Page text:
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dandelion


Last Tuesday I spent the afternoon at the MSPCA animal shelter, where I heard the stories of several people who were surrendering their pets. Some of the stories were stupid, most were unfortunate, and all were heartbreaking. One man brought in two feral cats he trapped; both were euthanized. One old man brought in a very old dog that was panting like it was 100 degrees out--they told him the price to surrender versus the price to euthanize; the dog was euthanized. One woman--I'm guessing a cancer sufferer going through chemo--wearing a bandana on her bald head--brought in an elderly cat to euthanize. Another woman brought in a small dog in a cat carrier, it was a nice dog but wouldn't stop putting it's teeth on her, and she didn't know how to deal with it. An older couple brought in an unneutered pure bred German shepherd which had bitten one of their young relatives and was no longer trusted, and would not be accepted by a German shepherd rescue; it was taken away and euthanized. A young couple brought a dog they bought from a southern breeder that advertised online; they recently moved and could not keep the dog.

Everyone sat for a very long surrender interview. There were lots of questions, some of them personal, very detailed, about the surrendered animal's behavior. What's his favorite toy? How does she act around other dogs? Has he ever bitten anyone? How long can she go unattended before she goes to the bathroom? Have you ever taken anything away from him while he was eating it?

The woman in the older couple sat for the interview while her husband wandered nearby, talking to the other dogs and trying not to cry. Then he took the dog around to the other entrance to be euthanized, and they waited for a long time to get their leash and chain back.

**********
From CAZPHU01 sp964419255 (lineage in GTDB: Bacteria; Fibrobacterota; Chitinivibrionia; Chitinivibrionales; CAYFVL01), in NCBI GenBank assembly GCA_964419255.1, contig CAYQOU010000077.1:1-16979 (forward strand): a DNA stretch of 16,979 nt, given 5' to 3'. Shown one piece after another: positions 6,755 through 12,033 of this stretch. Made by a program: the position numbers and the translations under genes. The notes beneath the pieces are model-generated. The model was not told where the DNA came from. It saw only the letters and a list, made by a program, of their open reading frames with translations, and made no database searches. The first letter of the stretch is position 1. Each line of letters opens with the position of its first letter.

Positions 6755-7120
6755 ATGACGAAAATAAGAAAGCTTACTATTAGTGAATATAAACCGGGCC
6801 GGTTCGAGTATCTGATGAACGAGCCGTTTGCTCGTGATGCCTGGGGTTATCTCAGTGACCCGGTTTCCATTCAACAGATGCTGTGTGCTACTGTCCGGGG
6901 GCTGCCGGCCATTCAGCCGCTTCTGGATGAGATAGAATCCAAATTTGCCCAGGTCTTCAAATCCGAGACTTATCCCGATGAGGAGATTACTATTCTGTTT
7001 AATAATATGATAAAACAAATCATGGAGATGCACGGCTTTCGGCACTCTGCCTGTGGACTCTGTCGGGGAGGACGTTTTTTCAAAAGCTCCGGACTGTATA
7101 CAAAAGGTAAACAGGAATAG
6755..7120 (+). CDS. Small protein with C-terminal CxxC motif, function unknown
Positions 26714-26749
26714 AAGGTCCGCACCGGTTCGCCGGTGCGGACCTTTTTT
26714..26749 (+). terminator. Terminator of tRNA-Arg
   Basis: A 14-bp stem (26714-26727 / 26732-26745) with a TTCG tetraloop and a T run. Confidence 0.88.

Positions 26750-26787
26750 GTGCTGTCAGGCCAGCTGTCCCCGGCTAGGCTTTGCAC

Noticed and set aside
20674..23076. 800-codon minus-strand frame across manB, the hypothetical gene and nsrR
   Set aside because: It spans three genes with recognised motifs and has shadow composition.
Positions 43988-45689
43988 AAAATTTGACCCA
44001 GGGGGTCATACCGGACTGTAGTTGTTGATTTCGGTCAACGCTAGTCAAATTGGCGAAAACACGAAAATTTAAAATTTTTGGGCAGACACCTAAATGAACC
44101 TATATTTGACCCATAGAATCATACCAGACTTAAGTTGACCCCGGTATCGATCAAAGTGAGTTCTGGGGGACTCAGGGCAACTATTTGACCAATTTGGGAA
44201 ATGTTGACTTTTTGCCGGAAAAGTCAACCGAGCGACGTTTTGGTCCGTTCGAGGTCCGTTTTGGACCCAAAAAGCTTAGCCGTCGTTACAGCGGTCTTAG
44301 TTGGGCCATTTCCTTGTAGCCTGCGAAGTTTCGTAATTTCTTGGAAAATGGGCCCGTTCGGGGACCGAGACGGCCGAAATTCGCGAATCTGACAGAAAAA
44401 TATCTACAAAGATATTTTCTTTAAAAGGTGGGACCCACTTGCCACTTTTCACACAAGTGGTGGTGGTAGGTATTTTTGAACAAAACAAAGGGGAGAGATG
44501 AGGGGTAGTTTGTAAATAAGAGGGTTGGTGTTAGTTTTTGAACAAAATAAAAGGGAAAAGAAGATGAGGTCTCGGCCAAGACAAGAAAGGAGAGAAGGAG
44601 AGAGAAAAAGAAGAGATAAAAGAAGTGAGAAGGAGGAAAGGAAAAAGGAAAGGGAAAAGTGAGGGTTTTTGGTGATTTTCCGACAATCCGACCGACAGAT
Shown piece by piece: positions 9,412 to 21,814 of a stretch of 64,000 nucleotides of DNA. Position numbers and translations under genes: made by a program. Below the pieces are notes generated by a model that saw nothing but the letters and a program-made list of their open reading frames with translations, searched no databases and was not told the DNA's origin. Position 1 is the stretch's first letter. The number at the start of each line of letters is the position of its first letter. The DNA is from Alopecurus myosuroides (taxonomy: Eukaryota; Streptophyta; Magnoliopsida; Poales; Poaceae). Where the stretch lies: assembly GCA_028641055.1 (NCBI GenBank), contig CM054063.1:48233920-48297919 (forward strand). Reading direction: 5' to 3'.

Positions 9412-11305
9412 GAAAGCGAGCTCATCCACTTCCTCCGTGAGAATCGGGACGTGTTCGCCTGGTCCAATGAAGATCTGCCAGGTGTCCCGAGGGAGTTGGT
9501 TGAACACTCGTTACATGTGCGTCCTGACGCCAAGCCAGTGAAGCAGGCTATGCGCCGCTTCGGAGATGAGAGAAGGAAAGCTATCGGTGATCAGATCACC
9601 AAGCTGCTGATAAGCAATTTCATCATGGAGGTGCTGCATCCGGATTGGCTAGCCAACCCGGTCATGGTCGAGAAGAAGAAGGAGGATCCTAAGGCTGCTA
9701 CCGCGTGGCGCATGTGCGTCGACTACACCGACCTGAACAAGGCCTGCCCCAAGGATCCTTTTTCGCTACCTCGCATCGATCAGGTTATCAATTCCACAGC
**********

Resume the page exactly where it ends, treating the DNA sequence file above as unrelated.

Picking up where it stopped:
The man with the feral cats consoled everyone that animals have souls and that if they loved their pets they would be reunited with them in heaven.

The cancer sufferer cried. The young couple cried. I cried.

It was the worst day in a bad week.

Comments

donnad
May. 2nd, 2012 12:06 am (UTC)
This is why I have six cats. I can't turn them away, I can't take them to a shelter. It would break my heart.

Two of mine were ferals. One is socialized enought to sleep with us on the bed, but will scratch and bite if she doesn't like the way you touch her. The other will just barely let me, and only me, pet him and wont let me pick him up. But he's a sweet cat, just really skittish. (Read: Not adoptable)

The latest one was an elderly stray that took up residence under my porch, we suspect someone dumped her off nearby or just turned her out to fend for herself, which she obviously couldn't do because she was starving. She has thyroid disease, chronic kidney disease, bad teeth, ingrown claw problems, and arthritis. She most likely would have been euthanized if I had turned her in at a shelter. She now sleeps on the back of the couch under her sunlamp (my reading lamp.) She prefers people food to cat food specifically cheese and chicken, but will also chew on pizza crusts.

My Snowy came from New Orleans, she was a Katrina rescue.

And Tuna was duct taped in a box with her siblings at 4 weeks old and left on the doorstep of a vets office. She came to me as a foster, still being bottle fed.

Sometime I really hate people.

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dandelion
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